I started with Purple Pazzazz in a Lamy Vista with 1.9mm calligraphy nib, chiefly because every last J. Herbin 1670 ink has done fantastically with the Lamy feed/1.9mm nib combination. After about one sentence, the flow choked up. This Diamine stuff was definitely a different beast. I swapped on a broad nib instead, and the pen was coaxed into cooperation. Purple Pazzazz in a Lamy Al-Star with medium nib gave me no trouble. Time then to try the Red Lustre.

 

At least it’s a pretty mess

TWSBI mini with 1.5 stub? NOPE. Nothing but failure. A. G. Spalding Bros mini pen, the juicy one? Couldn’t even get the ink to flow to the end of the nib. Monteverde Artista Crystal? The clear feed shows exactly where the ink stops, and goes no more. In desperation (and seriously lacking in the broad nibs department of my life for some reason), I inked up my Pelikan M205 with the gigantically juicy factory italic nib – at last! Success! Delicious success! 

You can see the shimmer particles settle and move in the juicy lines of ink. Just as I was about to consign this color to dip pens only, here at last a glimmer, shimmer of hope. I swapped the biggest non-stub TWSBI nib I had (a medium) onto the mini, and after some nib-flossing it works now, more or less reliably. More tests will determine if this cooperation is color based, or if I just didn’t have the right pen/nib combos for the red as I did for the purple. I’ve got the Goulet Pens Shimmertastic Sample set now, so in due time I can properly assess the entire line. 

Who needs to look professional when you can be sparkly instead

On to the ink itself, once on the page – a delightful sparkle. Like writing with some form of arcane magic. Moreso than the J. Herbin 1670 inks though, the sparkles will spread all over the page, far beyond where the ink is located. Your writing takes on the appearance of a fairy sneeze when tilted to the light. I don’t know why the sparkle spreads – the particles definitely settle a little faster in the solution than the J. Herbin particles do in theirs, so perhaps that in some way has something to do with it. I haven’t used the pen in the ink bottle technique to fill anything with these inks — I think the sparkles settle too quickly for that. Shake your sample/bottle vigorously, and use a syringe to draw ink from about the halfway down or so point, and you should end up with a decent amount of sparkle and bling. And although I am irresponsible and have left these inks sitting in my pens for quite a little bit of time with no negative consequences, you should probably clean out any pens you put this ink into on a regular basis. 

Pen blogger tested, King Midas approved

In spite of all the attendant frustration, the lovely look of these inks makes it worth my while. Avoid the headache and stick to dip pens with this ink, or brave the sometimes unsuccessful combinations in the quest for a perfect pen/nib/ink shimmertastic trifecta.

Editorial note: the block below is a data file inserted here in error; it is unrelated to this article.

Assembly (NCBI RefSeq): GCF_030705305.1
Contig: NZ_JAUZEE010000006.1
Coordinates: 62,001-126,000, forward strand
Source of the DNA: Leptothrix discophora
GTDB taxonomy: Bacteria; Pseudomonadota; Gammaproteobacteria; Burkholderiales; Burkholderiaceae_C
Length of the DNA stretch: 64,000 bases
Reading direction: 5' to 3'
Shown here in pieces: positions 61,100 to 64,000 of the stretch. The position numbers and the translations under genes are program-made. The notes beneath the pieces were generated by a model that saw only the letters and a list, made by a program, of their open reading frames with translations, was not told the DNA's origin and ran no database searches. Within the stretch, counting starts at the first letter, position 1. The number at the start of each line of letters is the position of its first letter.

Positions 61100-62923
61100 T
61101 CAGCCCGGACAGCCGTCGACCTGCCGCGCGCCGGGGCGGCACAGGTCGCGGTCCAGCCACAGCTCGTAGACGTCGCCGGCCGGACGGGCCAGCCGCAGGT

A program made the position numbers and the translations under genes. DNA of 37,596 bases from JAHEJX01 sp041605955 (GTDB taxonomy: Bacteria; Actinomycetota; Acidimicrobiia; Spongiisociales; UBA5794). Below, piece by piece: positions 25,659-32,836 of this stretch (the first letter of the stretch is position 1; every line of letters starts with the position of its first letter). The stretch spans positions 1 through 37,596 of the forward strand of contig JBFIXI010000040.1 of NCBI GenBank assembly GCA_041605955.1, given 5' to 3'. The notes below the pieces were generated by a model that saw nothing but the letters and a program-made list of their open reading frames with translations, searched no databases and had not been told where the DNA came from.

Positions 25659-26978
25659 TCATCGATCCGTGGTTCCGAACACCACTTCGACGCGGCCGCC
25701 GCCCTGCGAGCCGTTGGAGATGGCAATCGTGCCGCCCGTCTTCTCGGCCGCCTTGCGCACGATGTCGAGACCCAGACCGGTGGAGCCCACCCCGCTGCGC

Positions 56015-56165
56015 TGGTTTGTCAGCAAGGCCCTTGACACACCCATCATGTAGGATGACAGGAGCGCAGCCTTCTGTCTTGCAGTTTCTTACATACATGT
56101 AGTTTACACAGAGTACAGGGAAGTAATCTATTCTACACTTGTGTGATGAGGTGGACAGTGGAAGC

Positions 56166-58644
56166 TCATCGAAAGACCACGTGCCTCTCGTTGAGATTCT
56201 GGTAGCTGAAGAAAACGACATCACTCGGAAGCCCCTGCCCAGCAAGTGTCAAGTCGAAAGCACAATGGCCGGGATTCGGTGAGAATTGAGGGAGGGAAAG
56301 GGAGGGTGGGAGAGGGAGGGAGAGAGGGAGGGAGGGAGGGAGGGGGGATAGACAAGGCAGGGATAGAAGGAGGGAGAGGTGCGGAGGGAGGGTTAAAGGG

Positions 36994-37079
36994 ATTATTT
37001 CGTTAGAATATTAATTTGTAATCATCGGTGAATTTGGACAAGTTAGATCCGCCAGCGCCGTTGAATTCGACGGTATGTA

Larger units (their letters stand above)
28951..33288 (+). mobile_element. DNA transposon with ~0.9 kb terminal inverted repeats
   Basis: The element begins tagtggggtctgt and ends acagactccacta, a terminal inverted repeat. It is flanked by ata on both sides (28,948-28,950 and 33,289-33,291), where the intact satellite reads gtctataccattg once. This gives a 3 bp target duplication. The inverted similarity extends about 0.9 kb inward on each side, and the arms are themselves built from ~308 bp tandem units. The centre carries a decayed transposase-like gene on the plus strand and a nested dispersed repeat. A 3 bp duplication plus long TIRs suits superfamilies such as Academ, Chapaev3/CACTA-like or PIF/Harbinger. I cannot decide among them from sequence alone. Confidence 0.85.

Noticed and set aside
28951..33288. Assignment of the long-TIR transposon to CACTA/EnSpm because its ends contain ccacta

Pilot Twilight Vanishing Point (2015 Limited Edition)

19 10 2015

I wasn’t expecting to get this pen today, and yet it had only been in the store ten minutes when I got there. It knew I was coming, and rushed to meet me there, I’m convinced. Pretty sure that’s some form of fate, destiny, or other predetermined grandiose excuse for buying pens when I don’t need them. This is my first limited edition Vanishing Point, and without ever meaning to it appears I’ve become a small collector of Vanishing Points.  

sweet marmalade ive figured out how to add captions from the wordpress phone app

 

There isn’t much to review at this point; it works just like all my other Vanishing Points. The main differences are this one came in a fancy box:

 

AND THE FANCY BOX CAME IN A FANCY BAG WHOA

 
And that fancy box has a little drawer:

 

To hide things in

 
And all the usual retractable goodness comes wrapped in a wicked cool color fade

 

I think kids these days are calling it ombre, which I thought was how you pronounced the Spanish word for man or dude or something heck I really don’t know Spanish


The purple is a warm, luscious shade filled with sparkles

 

I would also accept a pen entirely this color

Which then fades to an icy blue (which I admittedly am less enthusiastic about, such is my deep and unending love of purple)

 

It’s a nice blue, it’s just not purple but what can you do

And each pen of the series is individually numbered. 

 

So if you see anyone else with pen 1880 they’re either lying or they stole my pen

It’s a beautiful pen up close, and perfect colors for winter (which we seem to have skipped right into in my weather zone, so I guess I ought to ink this up now)

 

each picture in this post is a game of spot the iPhone

It’s a pleasing pen, and I hope this is only the beginning of more Vanishing Points in this coloring style. 





TUL Pens – Serious Ink

8 09 2015
I really need to get my nice big scanner set back up again, so I can easily to writing samples bigger than a playing card again

I really need to get my nice big scanner set back up again, so I can easily do writing samples bigger than a playing card

I received an email from the new representative of the Office [Max/Depot] mecha behemoth advising me that I needed Serious Ink, which I pictured to be a very large bottle of black ink with a stern-faced, possibly dead individual on the label. No, apparently that’s not what Serious Ink is. Serious Ink refers to Office Depot‘s line of TUL pens. Would I like a free sample to review? Sure, I said, as long as these are somehow different from Office Max‘s line of premium TUL pens I reviewed before.